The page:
LeAnne Martin
Christians in the Arts

Thursday, June 21, 2007

Delta David Gier: Authenticity

Today I’m concluding my interview with Delta David Gier, Music Director of the South Dakota Symphony Orchestra (www.sdsymphony.org), assistant conductor for the New York Philharmonic, and Assistant Artistic Director of Soli Deo Gloria (www.sdgmusic.org), which is dedicated to preserving, promoting, and enhancing the classical sacred music repertoire
in the biblical tradition.

LM: You have a long list of accomplishments. Name one of the highlights of your career.

The New York Philharmonic debut pretty much tops the list. I have an ongoing relationship with them that’s very satisfying. Last season I conducted one of their Young People’s Concerts. The host cancelled so at the last minute I found myself hosting and conducting. It went so well, though, that next season I will be conducting all of them. It’s very exciting to be a part of such a creative team. We are doing some cutting-edge stuff there, some great music.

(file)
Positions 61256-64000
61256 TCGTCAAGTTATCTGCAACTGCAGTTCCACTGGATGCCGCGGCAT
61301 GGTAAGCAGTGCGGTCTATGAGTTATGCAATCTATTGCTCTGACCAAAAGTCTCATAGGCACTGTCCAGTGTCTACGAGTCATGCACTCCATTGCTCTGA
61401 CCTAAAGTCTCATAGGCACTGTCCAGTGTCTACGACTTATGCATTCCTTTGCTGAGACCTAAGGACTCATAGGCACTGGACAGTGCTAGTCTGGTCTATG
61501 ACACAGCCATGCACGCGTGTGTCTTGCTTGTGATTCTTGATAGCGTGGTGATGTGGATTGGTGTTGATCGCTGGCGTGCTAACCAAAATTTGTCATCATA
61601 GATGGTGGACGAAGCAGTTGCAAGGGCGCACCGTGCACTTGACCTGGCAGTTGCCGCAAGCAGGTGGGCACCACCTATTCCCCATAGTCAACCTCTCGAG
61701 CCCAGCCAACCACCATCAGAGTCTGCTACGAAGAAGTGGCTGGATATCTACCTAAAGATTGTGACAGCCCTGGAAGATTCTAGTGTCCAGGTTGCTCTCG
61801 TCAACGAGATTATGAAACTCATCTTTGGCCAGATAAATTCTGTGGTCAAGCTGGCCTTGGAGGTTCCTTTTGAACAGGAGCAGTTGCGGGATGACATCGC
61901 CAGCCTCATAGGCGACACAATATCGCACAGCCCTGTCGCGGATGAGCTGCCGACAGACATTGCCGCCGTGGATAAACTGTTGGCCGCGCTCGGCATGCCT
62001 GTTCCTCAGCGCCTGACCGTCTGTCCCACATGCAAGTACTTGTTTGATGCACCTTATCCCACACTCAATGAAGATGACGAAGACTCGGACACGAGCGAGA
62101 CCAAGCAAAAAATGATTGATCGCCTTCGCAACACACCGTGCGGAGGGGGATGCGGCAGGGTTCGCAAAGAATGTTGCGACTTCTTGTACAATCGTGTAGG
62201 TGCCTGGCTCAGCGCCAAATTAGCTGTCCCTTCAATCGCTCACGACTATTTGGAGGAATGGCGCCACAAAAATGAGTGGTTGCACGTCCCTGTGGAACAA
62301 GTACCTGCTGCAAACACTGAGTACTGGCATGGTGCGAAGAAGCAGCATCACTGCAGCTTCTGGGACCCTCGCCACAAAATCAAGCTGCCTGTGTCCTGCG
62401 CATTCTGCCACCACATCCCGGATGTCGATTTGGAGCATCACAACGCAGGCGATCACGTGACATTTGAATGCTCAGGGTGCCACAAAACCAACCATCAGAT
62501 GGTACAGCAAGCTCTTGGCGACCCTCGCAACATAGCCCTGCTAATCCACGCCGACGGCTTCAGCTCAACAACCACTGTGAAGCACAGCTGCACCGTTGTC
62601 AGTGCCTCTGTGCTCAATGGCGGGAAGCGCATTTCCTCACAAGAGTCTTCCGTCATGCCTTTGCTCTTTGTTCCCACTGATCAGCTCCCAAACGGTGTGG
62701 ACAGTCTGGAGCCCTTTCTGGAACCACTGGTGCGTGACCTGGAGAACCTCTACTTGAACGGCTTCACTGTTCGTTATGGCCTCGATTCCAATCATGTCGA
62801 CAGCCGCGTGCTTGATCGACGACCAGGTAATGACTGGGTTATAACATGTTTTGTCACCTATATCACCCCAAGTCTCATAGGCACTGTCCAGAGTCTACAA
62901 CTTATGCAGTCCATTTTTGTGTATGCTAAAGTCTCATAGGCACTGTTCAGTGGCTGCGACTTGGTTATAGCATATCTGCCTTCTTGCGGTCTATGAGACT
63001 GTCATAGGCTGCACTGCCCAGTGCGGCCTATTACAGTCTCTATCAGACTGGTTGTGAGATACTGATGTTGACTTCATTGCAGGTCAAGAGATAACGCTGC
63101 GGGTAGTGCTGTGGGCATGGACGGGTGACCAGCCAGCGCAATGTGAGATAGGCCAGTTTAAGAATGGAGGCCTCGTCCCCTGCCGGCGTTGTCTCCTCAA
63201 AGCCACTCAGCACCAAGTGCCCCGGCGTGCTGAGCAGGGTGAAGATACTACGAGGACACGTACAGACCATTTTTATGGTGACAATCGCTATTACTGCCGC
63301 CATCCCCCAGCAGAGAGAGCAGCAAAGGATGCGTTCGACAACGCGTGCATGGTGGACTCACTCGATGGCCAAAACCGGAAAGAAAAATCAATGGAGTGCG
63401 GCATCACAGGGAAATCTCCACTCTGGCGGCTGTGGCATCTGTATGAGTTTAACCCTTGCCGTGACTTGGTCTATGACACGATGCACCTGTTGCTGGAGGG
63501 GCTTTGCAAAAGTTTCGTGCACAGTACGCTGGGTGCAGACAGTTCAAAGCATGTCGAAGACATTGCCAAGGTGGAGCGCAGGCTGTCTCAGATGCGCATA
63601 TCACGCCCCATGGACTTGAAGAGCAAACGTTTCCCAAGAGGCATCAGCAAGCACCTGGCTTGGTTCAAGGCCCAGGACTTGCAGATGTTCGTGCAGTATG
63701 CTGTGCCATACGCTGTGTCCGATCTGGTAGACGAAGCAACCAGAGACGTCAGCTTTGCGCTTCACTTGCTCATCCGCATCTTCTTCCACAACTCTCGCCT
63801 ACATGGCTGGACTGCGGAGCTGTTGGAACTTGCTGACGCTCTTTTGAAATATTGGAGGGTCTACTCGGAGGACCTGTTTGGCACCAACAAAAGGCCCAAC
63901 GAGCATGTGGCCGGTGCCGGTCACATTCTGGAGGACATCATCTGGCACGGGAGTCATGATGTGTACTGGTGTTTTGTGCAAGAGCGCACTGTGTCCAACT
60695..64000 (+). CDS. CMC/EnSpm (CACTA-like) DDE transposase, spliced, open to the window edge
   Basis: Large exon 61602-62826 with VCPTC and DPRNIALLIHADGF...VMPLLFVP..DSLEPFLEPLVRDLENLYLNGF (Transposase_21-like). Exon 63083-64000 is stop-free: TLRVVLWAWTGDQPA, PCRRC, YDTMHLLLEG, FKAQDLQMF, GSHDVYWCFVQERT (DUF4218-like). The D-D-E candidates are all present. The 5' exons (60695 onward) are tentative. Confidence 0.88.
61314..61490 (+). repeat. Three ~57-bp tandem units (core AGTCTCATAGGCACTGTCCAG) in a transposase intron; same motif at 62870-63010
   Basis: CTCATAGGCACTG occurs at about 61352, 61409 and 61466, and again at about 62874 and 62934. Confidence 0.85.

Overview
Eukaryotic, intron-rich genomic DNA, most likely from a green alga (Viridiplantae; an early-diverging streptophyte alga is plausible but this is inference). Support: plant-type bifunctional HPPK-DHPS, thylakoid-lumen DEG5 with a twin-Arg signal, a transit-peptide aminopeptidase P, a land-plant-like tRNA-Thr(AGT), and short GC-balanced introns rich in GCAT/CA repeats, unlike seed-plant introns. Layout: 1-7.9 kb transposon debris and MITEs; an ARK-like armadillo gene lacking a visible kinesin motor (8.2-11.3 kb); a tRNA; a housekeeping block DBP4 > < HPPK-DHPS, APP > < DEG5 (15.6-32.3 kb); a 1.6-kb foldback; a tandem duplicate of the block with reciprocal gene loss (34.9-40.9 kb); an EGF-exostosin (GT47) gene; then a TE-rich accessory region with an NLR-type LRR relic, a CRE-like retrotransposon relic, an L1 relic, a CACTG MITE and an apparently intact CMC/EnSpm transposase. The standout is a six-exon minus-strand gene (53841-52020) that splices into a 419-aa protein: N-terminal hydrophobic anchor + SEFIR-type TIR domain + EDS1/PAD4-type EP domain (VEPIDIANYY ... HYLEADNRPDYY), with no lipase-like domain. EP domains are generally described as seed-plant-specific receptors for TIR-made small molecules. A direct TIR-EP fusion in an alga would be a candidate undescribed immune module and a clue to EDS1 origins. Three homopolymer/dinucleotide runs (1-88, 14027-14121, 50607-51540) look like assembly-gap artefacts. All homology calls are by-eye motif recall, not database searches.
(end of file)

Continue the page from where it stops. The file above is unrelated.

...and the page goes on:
LM: Do you have any advice for other Christians in the arts?

That question makes me think of a conversation I had with Brennan Manning, who wrote Ragamuffin Gospel. I corresponded with him a bit when I was on the road doing a tour of Carmen. I was alone for several months. I read 8 or 9 of his books and found them very inspirational because he focuses on authenticity, particularly in prayer. He came to Brooklyn for a week of meetings one year and I went to see him. I was able to chat with him a couple of times and here’s what he said (I’ll never forget it): “With prayer, there are 2 cardinal rules: Pray as you can, not as you can’t, and there’s no such thing as a bad prayer.” I’ve held onto that ever since.

It sounds simple but it’s true: be yourself. What makes the most impact on people is your own walk with God and allowing that to influence your work. Never shy away from asking tough questions. If you’re performing a work of art and you feel uncomfortable about it, engage in authentic talk about it—yes, with Christians but also with nonChristians. Talk about your struggles with it. It will give an authentic representation of your own walk with God. People respond to that so much more than pat answers. None of us has all the answers. It’s about relying on God, listening to the Holy Spirit, and being honest.

Coming soon: dancers, musicians, a culture expert and more

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